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Hobson's Choice Podcast: Zac Taylor

New Bengals head coach Zac Taylor is seeking efficiency and energy throughout his program, so to honor his first practice with the entire team we offer the briefest Hobson's Choice Podcast ever as he looks at Monday's first of 10 voluntary workouts before mid-June's mandatory minicamp.

It's the first time Taylor gets his veterans and rookies together on the field with the biggest question how he deploys his offensive line in the wake of selecting Alabama left tackle Jonah Williams with the 11th pick in last month's draft. Taylor isn't giving any hints in this conversation.

"No," he said. "We've got a good group to choose from. There's a couple of guys that are injured and will be out until training camp, so we're only two deep on the offensive line right now. So on Monday I'm sure it will be an exciting time for everybody to see how everybody lines up."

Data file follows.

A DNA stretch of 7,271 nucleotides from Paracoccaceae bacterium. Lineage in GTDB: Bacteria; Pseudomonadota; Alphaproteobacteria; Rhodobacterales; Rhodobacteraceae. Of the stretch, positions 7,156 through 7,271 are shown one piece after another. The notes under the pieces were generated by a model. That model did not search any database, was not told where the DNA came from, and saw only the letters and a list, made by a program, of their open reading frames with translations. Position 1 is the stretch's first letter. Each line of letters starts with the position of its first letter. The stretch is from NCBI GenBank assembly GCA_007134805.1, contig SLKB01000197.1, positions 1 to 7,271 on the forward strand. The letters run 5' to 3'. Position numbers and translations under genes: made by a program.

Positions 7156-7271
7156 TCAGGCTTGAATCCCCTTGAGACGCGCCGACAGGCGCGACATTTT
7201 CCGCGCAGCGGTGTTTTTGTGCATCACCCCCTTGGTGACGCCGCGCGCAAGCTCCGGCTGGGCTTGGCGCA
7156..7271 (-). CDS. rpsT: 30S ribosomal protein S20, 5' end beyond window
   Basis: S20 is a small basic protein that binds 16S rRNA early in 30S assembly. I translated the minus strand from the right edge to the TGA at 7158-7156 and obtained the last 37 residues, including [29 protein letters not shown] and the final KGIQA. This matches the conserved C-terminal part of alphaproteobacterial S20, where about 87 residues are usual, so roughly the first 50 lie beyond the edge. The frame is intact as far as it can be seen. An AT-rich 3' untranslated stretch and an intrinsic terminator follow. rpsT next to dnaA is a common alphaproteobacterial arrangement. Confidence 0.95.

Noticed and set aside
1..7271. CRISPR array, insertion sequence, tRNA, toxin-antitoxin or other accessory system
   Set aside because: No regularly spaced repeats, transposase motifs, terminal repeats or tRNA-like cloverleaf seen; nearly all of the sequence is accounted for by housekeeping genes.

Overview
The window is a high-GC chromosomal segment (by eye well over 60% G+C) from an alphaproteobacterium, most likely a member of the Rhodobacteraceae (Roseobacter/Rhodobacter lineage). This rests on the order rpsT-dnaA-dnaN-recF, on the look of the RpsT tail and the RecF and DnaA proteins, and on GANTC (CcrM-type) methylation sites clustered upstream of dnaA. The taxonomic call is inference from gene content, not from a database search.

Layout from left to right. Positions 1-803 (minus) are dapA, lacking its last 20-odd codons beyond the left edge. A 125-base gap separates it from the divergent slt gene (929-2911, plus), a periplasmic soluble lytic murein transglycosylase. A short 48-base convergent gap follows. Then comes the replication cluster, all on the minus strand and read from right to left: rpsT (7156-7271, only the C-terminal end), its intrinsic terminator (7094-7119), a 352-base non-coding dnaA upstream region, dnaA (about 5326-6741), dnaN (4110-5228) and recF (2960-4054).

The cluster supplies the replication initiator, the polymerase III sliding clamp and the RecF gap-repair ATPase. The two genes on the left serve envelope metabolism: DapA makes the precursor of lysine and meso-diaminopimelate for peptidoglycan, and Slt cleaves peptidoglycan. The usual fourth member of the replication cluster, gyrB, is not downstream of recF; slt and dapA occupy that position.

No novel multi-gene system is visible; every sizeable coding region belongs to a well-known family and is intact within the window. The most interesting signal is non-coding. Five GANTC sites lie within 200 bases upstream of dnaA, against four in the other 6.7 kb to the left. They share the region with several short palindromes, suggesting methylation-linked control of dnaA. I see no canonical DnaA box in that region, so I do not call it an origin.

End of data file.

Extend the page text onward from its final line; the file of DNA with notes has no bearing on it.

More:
Both starting guards, Clint Boling at left and Alex Redmond at right, didn't work in last month's voluntary veterans minicamp. Whether that means Williams is lining up at left guard, or left tackle Cordy Glenn is moving into guard and flopping spots with Williams, or if someone else is in the mix, it remains to be seen. John Miller and his 47 starts at right guard for the Bills seem destined for the right side, but Taylor cautions about writing Monday's lineup in stone, ink or anything else permanent.

"We have the freedom to do as we choose for the next three months," Taylor said. "(Find the) five best that work together, have chemistry together and can protect the quarterback."

Taylor also details the top three things he wants to check off in prep for the minicamp.

"We want our guys to be on the same page in the targeting of the run game because that's how this whole thing gets started," Taylor said. "We want to be an attacking offense so our guys on the perimeter have to be detailed on how to run the routes and we want to see our quarterbacks and receivers timing be on the same page. The quarterbacks get the ball out on time so that protection can hold up and receivers be where they need to be when they're supposed to be there. If we can do those three things, we'll be in great shape there."

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